In a new press release, the Bahamas Securities Commission made it clear that simply putting FTX Digital Markets into liquidation was not enough, citing risks associated with hacking and breaches.
SCB’s CEO also criticized new FTX CEO John Jay Ray III for “distracting” the agency’s actions with “out of the ordinary” and “false” accusations.
Bahamas Regulatory Authority statement
CEO Christina Rule revealed that the commission sought another order from the Bahamas Supreme Court regarding the authority under the “Digital Assets and Registered Exchanges Act” to move all digital assets from the exchange to digital wallets under its exclusive control. The move was intended to “benefit customers and creditors of FDM (FTX Digital Markets Ltd)”.
“It is unfortunate that the new CEO of FTX Trading Ltd. in its Chapter 11 filings misrepresented this timely action through the false and negligent allegations made in the transfer request. It is also troubling that the Chapter 11 debtors chose to rely on the statements of the individuals they described. (in other filings) as unreliable and potentially seriously compromised sources of information.”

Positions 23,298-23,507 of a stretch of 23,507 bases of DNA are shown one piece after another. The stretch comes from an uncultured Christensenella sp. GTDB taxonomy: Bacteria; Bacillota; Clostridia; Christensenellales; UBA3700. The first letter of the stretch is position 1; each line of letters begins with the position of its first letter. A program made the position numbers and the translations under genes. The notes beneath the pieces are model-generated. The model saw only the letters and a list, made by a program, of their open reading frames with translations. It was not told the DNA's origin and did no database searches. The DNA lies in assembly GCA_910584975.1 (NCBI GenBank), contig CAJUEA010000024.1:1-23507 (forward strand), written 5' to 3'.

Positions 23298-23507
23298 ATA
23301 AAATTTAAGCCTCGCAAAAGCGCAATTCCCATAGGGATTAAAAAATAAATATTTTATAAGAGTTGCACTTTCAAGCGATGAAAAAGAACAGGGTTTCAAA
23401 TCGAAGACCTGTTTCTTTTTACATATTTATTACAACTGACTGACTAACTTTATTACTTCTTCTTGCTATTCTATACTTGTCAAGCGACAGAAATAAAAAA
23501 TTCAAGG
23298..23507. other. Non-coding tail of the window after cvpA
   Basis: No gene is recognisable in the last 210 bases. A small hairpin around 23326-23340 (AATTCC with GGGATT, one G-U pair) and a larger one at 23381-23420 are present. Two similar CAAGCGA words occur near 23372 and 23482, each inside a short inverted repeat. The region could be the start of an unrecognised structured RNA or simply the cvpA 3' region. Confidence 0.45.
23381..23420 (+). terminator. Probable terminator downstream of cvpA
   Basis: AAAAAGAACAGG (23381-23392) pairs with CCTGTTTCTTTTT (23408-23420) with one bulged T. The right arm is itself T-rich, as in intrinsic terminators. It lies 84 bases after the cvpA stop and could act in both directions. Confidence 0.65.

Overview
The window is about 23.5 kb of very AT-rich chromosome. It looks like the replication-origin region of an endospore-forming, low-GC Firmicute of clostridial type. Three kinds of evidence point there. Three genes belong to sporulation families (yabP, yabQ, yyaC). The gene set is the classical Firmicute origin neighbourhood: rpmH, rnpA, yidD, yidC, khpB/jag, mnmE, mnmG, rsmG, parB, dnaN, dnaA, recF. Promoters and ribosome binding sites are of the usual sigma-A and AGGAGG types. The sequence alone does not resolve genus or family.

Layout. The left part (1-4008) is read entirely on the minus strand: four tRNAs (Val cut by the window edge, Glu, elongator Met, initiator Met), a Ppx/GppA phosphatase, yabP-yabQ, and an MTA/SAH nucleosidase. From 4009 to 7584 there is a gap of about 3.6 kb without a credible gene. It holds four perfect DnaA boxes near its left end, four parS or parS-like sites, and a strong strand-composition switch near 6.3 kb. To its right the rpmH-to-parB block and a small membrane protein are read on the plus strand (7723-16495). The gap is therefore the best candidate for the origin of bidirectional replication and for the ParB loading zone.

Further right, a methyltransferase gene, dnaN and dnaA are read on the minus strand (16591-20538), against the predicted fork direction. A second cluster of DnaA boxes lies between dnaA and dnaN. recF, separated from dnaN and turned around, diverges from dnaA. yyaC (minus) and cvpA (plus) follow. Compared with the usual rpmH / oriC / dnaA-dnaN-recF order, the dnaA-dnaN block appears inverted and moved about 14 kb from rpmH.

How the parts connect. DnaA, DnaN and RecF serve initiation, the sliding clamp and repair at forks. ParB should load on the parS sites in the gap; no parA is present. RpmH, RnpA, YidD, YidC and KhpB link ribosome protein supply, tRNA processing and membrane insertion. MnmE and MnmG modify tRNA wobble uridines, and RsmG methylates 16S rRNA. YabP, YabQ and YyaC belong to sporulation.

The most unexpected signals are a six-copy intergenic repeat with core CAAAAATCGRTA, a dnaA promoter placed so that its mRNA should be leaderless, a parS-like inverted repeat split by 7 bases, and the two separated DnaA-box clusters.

The CEO also said that certain statements by alleged exchange officials and Chapter 11 debtors that they had been subjected to theft and interference bolstered the commission’s work to secure these digital assets.
New CEO of FTX Money Transfer
The mysterious transfers were only discovered on November 11, the same day that FTX declared bankruptcy, which led to a flurry of speculation. However, the latest comments came days after millions of dollars in FTX client funds were moved from the exchange last week on the instructions of regulators in the island nation. This claim was made by Ray, who said in an application,
“(There is) credible evidence that the Government of The Bahamas is responsible for directing unauthorized access to the debtors’ systems for the purpose of obtaining the debtors’ digital assets – which occurred after these cases were initiated.”
The company also disclosed the filing of its co-founders Sam Bankman-Fried and Gary Wang, saying that regulators in the country had ordered the scammer to make “certain transfers following petitions” and that those assets were “held on FireBlocks under the control of the Bahamas government.”
The Bahamas regulators said they took these steps to protect the interests of clients and creditors under its jurisdiction.
Since the explosion, FTX and its founders have been on the receiving end of a serious backlash. It was recently reported that the failed cryptocurrency exchange and its top executives as well as Bankman-Fried’s parents have purchased at least 19 properties worth approximately $121 million in the Bahamas over the past two years.
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